GM Training Clinics Set To Grow

 

More instructors, better information, wider availability on tap

Body RepairGM Customer Care & Aftersales (GM CCA) is expanding and refining its ability to train Independent Shops in the finer points of GM vehicle repair.

GM CCA now has more highly skilled and trained instructors for its GM Training Clinic program.

Taking its trainer staff from 3 to 13, GM CCA will be better positioned to meet dealer requests for the dealer-sponsored clinics. With trainers now in 11 states, the program’s capacity to deliver GM-specific diagnostic and repair knowledge to Independent Shops will grow by 50 percent.

“We now have a broader array of instructors more strategically located around the country, giving us a more efficient model that will keep instructors teaching rather than traveling,” says Dale Tripp, manager, engineering, training, quality & brand protection.

But it’s not just about quantity. It’s also about quality. Working with training partner, GM has continued to sharpen the clinics’ focus on GM-specific information.

edit_VoltIn 2014, several new clinics were added, focusing on timely topics such as cranking and charging systems; hybrid vehicle safety; body control and safety systems; diagnostic resources; and supplemental restraint systems. More new, better-targeted clinics are on the drawing board for 2015. They’re yet to be finalized, but module reprogramming could be one area of focus.

The tighter focus on the unique needs of Independents has dictated the makeup and preparation of the clinic instructor team. GM’s expanded roster of factory-qualified trainers has been selected and trained in close cooperation with the GM Service Engineering team.

The aim is to better tailor the GM training to the unique needs and realities Independent Shops.  The clinics have always been geared to meet Independents’ calls for more specific information on how to repair today’s GM vehicles. Now they’re being more finely tuned to the reality of how shops approach GM vehicle diagnostics and repair.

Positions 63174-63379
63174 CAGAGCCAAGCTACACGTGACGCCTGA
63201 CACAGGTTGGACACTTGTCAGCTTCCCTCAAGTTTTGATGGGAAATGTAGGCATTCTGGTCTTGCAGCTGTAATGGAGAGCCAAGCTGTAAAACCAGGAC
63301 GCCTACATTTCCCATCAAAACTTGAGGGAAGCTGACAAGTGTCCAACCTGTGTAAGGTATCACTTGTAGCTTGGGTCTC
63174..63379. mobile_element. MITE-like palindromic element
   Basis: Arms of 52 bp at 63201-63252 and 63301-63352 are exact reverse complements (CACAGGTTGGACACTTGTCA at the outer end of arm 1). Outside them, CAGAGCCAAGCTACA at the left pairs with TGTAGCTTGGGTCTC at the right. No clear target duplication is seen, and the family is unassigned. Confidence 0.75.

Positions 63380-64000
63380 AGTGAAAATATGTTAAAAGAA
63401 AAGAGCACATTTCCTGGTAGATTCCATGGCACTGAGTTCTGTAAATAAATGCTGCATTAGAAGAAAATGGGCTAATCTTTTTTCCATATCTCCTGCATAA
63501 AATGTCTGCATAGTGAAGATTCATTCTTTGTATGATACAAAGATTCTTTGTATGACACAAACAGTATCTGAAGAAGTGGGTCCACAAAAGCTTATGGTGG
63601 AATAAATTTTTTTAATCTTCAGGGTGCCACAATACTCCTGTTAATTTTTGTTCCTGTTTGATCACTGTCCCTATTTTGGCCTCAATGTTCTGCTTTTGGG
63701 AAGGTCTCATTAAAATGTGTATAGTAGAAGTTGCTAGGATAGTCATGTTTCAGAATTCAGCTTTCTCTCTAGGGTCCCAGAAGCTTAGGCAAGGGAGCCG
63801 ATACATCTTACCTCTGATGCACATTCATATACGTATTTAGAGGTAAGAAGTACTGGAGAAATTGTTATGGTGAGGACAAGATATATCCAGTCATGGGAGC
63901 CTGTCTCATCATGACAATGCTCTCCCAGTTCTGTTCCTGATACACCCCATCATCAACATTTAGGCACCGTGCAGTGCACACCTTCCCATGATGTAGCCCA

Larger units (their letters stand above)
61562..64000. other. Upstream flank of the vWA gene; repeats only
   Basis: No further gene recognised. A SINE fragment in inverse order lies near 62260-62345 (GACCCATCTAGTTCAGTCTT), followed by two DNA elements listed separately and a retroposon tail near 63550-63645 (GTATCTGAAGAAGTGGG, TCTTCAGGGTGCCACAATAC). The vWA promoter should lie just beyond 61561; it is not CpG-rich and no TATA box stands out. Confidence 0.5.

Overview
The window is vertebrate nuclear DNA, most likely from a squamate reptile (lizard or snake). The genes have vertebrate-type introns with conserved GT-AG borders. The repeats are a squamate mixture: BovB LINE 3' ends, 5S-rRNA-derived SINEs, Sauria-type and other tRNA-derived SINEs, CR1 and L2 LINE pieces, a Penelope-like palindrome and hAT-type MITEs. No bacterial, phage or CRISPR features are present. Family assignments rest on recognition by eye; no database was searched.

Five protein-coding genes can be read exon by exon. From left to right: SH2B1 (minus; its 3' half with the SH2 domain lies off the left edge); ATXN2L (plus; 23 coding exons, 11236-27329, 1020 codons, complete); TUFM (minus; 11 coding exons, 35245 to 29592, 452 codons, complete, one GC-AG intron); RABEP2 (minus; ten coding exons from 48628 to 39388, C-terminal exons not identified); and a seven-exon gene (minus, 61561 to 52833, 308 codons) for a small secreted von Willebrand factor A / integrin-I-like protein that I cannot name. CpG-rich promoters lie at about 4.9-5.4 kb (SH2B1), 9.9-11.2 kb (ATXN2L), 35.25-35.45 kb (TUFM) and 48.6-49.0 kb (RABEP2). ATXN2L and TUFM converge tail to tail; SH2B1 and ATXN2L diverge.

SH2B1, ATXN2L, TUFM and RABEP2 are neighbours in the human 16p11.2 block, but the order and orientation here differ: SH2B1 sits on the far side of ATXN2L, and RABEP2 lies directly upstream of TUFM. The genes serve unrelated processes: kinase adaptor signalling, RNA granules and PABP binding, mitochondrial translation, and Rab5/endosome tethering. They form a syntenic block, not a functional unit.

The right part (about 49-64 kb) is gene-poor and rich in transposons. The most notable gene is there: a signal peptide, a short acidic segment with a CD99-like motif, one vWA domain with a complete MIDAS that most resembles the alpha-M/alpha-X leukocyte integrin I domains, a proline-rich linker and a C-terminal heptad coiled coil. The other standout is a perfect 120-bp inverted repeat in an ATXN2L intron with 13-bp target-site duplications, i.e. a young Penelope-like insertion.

“We’re providing GM-specific information, but with an aftermarket twist,” says David Collier, training program manager with GM’s training partner. “Since Independents have a different tool set and different access points to get OE repair information, that changes what and how we teach.”

It’s an approach that should satisfy Josh Dana, owner of Dana Bros Automotive & Diesel Service, Chandler, Ariz. Dana has attended several GM Training Clinics sponsored by his local GM dealer. They’ve offered solid technical training and also provided some good networking opportunities, but he’s eager for more meaty GM-specific information.

“We’d like the same level of in-depth technical information, such as diagnostic scan tool training, that GM dealer techs receive,” he says.

But the content of the clinics won’t be the only change. With more instructors in closer proximity to participating dealers, they’ll be more readily available, too.

In short, there’s never been a better time to explore the opportunities that the GM Training Clinic program presents. As availability expands to accommodate requests from more of the dealer network, stay alert to notices from dealers about upcoming clinics. And don’t hesitate to ask dealers about their participation in the program. The clinics are better than ever, and Independent Shops can be more assured the time will be well spent.

“Shops have talked a lot about how hard it is to get specific training on the vehicles they’re servicing,” says Collier. “We’re now able to deliver the same quality of training that’s being given to GM dealer techs, but spun to fit the Independent Shops.”